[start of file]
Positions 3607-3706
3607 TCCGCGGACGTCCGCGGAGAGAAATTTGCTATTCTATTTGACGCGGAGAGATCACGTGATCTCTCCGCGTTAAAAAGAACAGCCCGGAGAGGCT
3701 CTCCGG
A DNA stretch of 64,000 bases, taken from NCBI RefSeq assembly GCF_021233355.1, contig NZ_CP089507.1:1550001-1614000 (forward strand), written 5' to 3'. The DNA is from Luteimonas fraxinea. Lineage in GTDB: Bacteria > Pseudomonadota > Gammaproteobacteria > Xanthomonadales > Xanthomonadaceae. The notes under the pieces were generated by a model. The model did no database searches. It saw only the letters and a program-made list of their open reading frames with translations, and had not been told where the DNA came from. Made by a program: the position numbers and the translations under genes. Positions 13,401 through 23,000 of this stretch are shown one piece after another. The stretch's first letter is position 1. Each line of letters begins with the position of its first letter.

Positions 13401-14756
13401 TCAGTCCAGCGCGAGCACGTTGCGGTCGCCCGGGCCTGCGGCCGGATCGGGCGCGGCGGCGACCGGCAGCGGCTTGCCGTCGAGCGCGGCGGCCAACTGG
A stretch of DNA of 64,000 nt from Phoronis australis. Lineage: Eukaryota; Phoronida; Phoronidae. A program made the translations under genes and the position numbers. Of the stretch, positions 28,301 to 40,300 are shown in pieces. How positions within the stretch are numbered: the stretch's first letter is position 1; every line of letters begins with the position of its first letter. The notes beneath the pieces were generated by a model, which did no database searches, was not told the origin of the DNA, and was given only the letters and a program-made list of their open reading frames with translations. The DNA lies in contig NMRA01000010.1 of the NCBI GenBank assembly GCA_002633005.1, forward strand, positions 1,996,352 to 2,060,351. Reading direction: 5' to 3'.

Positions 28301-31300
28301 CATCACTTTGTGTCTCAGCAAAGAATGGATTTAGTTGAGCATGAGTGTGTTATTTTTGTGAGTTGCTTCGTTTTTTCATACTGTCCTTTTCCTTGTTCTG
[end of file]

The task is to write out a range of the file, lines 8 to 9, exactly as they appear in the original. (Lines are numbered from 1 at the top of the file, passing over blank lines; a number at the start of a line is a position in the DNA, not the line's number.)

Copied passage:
Positions 28301-31300
28301 CATCACTTTGTGTCTCAGCAAAGAATGGATTTAGTTGAGCATGAGTGTGTTATTTTTGTGAGTTGCTTCGTTTTTTCATACTGTCCTTTTCCTTGTTCTG